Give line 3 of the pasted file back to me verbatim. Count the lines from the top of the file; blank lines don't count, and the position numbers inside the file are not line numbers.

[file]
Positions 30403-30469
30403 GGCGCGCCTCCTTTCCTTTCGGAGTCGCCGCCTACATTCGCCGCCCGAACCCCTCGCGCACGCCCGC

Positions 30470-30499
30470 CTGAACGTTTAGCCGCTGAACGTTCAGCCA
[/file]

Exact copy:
Positions 30470-30499